Penn Biologists Develop New Method for Studying RNA
Scientists at the University of Pennsylvania and colleagues have teamed up to offer a new method for elucidating RNA regulation. Since RNA is now believed to play a major role in determining whether and how DNA is turned into a protein product, the scientists have provided a means of efficiently obtaining an entire “footprint” of interactions between RNA and the proteins that bind to RNA molecules.
The senior author on the paper, published in a special issue of the journal Genome Biology, is Brian Gregory, Assistant Professor in the Department of Biology. The research was co-led by doctoral students Ian M. Silverman and Fan Li, and graduate student Anissa Alexander also contributed. The Penn team collaborated with Loyal Goff, Cole Trapnell, and John L. Rinn of Harvard University.
The researchers focused their study on RNA binding proteins, or RBPs. Every step of an RNA molecule’s life cycle is controlled by this type of protein, so they created a database—akin to DNA footprinting—of everywhere an RNA is being touched during its life cycle. These sites of interaction could be significant when it comes to diseases that are associated with RNA.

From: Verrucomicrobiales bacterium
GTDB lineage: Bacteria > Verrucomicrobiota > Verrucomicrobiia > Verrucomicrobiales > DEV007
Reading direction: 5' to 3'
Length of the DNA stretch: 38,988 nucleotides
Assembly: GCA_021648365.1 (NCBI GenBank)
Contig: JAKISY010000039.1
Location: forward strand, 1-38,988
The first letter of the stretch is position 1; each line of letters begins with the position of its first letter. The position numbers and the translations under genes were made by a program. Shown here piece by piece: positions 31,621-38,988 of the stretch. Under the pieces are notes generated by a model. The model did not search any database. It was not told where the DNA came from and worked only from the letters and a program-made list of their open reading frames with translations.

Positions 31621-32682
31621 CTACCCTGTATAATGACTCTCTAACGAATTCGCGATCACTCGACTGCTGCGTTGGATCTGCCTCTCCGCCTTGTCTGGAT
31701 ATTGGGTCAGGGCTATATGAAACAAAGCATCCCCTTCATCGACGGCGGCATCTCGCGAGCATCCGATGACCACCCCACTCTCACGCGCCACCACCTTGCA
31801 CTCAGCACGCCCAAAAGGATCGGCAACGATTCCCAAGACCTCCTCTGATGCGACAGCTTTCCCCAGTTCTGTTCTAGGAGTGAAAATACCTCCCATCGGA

Having the full footprint of RNA-RBP interactions is important to reveal cases where a combination of interactions is necessary to achieve a certain regulatory result, and could turn up other patterns of interest, such as particular RNA sequences that appear more often than expected. Mutations in regions of RNAs where RNA proteins are bound have huge effects, particularly in the brain.
Through their database, the team found that when mutations associated with early-onset Parkinson’s disease were introduced into RNA probes, specific RBP-RNA interactions were affected. This observation supports the growing characterization of certain genetic illnesses, especially neurological ones, as “RNA diseases.”
The researchers also noted that their method will allow other scientists, including those who have up until now focused on DNA mutations’ role in disease, to examine their data for the possible involvement of RNA defects. To encourage this type of investigation, the team has made this data publically available on the Web.
The study was supported by the National Science Foundation, the National Human Genome Research Institute and the National Institute for General Medical Sciences.
Read the full story here.